Military schools are a terrible idea. Discipline is no substitute for education

As the recipient of a military education, Willard Foxton is well placed to say why Labour's latest policy is a bad idea.

One of the biggest questions in Britain today is what to do to reform the education system. Many people agree with what Lord Skidelsky recently said in an interview with the Guardian, that "politicians have 'f**ked up' our schools at some point in the last twenty years".

So what's the solution to our education system's problems? 

Well, I can say wholeheartedly that it is not military schools. I mean, if you were blindly asked the question "which party, only weeks after an ill-recieved speech about the evils of 'mass immigration', will call for the introduction of military discipline into schools?", I'm guessing the bulk of people would guess the BNP. It's such a ludicrous policy I can barely even believe I'm writing this rebuttal of it. I mean, public services aren't just a Mr Benn style game of dress up. What's next? Firemen as social workers? Ballerinas to run the NHS?

But, yet here we are. There is a certain simplistic charm to the idea that the military can "whip 'em into shape". Indeed, it calls to mind an aging Colonel I once met at a party, who on describing the appalling standard of literacy and numeracy in recruits said "we have to give them a comprehensive education... to make up for their comprehensive education". Sadly, that's not the reality of military education when it's taken outside of the forces. Frequently, the spit and polish, square-bashing aspects of discipline are pushed to the fore, rather than the camaraderie that characterises real military life. 

It all comes down to what is at stake. Recruits are volunteers, and have the knowledge that obeying orders - getting fit, becoming part of the unit, reacting to orders at a moment's notice - could save their life one day, and is a vital part of the profession they aspire to become part of. They have a history to look up to - they are becoming part of something grand that existed before them, and will still be there once they have moved on.

Children have none of these things. What is inspiring for an 18-year-old on a parade ground is pathetic coming from your geography teacher when you've spilled some paint while colouring in Paraguay. One of the most problematic aspects of this is that these schools are being touted as a solution to discipline problems and low aspirations. Most of the ex-military teachers I've spoken to - I have several friends who are ex-forces in the teaching profession - have squirmed at the idea that Hollywood-style military discipline is the answer.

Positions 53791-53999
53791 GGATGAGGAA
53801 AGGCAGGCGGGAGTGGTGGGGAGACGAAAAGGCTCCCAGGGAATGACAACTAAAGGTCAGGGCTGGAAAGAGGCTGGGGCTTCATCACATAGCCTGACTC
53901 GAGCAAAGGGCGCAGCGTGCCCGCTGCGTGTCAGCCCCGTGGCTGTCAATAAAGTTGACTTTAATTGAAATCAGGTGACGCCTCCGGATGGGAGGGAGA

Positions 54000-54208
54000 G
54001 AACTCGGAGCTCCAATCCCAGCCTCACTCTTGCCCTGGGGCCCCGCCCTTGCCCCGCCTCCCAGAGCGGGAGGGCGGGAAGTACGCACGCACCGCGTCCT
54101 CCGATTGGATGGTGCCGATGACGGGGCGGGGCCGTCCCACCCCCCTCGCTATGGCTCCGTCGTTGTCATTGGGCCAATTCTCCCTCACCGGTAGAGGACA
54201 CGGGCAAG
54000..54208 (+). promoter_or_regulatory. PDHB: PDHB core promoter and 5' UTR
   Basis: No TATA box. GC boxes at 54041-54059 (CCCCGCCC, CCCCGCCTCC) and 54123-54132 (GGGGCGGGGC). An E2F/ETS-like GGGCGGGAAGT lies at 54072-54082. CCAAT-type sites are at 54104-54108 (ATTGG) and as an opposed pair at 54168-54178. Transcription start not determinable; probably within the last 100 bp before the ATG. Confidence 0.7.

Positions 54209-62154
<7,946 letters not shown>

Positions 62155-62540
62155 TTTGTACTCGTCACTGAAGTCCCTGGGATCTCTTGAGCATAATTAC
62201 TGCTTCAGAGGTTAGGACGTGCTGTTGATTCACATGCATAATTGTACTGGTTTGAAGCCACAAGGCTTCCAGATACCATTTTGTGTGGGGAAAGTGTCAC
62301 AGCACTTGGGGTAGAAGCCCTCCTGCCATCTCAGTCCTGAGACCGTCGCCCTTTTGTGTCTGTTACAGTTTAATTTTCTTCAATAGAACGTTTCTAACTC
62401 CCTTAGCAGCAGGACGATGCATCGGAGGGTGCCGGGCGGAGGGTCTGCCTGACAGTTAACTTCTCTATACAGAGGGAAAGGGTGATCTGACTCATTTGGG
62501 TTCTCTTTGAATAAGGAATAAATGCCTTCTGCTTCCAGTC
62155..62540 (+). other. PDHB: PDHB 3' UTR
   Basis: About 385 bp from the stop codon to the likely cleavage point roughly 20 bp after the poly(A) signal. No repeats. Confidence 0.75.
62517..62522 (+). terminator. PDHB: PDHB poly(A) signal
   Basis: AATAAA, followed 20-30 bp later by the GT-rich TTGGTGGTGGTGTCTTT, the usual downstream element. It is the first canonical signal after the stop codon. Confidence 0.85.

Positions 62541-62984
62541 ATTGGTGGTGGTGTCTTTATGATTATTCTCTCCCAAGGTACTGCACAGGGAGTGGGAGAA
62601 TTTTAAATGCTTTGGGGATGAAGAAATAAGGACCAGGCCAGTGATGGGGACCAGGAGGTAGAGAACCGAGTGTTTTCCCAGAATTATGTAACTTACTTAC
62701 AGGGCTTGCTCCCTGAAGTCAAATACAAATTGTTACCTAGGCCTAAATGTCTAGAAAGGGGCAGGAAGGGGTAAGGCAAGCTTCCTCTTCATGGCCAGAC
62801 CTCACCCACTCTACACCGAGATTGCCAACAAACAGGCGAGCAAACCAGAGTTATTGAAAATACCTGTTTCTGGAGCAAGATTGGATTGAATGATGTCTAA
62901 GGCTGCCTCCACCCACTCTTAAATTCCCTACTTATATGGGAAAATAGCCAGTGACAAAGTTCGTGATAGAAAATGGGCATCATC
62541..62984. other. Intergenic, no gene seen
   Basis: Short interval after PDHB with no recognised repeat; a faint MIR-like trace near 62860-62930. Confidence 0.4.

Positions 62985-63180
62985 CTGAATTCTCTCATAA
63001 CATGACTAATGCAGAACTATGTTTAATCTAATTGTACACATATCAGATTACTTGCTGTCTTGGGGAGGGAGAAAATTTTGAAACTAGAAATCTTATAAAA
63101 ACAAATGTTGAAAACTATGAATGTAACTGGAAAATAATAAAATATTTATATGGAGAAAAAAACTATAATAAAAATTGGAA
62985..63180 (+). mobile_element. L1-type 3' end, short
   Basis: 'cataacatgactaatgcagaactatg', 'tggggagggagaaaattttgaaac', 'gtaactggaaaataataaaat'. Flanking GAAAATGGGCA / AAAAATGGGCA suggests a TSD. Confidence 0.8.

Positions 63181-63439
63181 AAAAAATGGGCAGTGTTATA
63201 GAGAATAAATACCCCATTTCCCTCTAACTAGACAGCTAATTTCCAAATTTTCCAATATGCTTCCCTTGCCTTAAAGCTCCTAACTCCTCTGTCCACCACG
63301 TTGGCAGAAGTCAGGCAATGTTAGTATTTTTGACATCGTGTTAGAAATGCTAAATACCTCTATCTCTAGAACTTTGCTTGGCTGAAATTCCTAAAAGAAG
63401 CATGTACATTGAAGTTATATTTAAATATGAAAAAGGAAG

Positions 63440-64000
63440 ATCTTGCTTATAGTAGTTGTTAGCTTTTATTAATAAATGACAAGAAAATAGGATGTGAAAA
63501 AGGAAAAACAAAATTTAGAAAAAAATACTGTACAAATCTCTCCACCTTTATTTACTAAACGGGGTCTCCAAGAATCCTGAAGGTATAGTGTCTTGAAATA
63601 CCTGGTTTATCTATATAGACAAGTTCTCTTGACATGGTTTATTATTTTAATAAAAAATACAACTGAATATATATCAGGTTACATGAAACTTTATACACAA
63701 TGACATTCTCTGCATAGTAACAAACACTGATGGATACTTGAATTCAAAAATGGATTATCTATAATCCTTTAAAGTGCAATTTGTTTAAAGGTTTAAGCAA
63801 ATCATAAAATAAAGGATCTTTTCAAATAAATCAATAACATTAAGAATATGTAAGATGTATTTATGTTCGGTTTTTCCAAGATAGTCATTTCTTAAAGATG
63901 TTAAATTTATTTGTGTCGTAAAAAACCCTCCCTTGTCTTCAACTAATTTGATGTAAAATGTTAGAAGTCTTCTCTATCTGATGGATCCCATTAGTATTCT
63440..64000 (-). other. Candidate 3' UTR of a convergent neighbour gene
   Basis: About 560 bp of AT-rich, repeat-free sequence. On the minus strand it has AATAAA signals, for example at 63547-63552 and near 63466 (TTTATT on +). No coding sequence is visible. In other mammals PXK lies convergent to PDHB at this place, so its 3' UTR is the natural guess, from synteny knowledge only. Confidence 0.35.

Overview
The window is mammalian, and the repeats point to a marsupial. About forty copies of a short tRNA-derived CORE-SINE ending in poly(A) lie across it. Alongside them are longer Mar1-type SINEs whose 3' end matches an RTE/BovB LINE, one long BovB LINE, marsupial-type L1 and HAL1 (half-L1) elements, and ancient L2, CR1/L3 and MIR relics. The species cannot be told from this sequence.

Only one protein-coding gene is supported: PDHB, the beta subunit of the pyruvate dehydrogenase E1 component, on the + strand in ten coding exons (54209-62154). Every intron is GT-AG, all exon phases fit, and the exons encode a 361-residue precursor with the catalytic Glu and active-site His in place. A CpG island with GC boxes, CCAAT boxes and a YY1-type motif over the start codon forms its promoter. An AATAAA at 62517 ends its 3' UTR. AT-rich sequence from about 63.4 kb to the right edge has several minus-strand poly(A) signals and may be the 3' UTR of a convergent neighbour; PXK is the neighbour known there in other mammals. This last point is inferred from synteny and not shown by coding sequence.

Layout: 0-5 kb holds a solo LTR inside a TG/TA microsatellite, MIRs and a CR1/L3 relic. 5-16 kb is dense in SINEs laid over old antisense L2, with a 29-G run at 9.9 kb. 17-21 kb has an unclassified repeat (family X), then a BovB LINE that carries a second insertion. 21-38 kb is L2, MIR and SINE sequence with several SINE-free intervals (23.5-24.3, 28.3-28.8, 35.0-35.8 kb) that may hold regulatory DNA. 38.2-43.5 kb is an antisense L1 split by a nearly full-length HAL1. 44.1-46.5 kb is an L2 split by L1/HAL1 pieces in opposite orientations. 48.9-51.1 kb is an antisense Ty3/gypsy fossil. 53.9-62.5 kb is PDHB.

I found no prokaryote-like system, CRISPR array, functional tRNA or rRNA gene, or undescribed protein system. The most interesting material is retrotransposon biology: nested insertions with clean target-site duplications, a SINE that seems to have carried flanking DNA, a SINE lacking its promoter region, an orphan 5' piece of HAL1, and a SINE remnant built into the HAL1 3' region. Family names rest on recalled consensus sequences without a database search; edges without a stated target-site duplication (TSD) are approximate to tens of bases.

Several of these people teach at some of the toughest schools in London; they were unaninmous in telling me that to rely on military status and military techniques to win respect simply wouldn't work. "Behaviour management in the teaching is different - it isn't about shouting", said one. "What works in a barracks would just escalate most classroom situations". There's also a real question about what being in a military environment does to you as a person. Unquestionably, it regiments and conditions you - to an extent, that's the point. I'm not sure that's a good thing - I wonder whether military discipline can coexist with vital skills we need to teach our children - most notably, critical thinking.

Often, people leave the military with little capability to survive outside of the institutional mindset. That's part of why the rate of homelessness, alcoholism and drug abuse amongst ex-forces personnel is so high. Of course, there are a huge mosaic of complex factors which create that picture - notably the experience of combat and being trained to kill - but the divorce from reality you get from being a cog in a well-oiled machine is part of the picture. Even assuming that military schools do work - and there is some evidence that, under the hype, what is actually being proposed is more sophisticated techniques than Sharpe-esque "Five rounds a minute" drill - the targeting of these schools at deprived areas is one of the aspects that worries me most. 

What will that do to society? Military schools have to cut some things from the curriculum to make room for all the polish and saluting. Quite aside from the cognitive dissonance this produces when the GCSE curriculum requires you to read poems about how war is terrible in the morning, and then requires you to love guns and flags in the afternoon - mine cut drama and arts to make space. What message do we send to our poorest kids if they go to boot camps, while middle class kids get poetry and painting and plays? It's also worth bearing in mind that the uniformed British state - in its various guises as the military "invading Iraq" or "the Feds" patrolling the streets of London - is hardly popular in exactly the communities this is supposed to serve.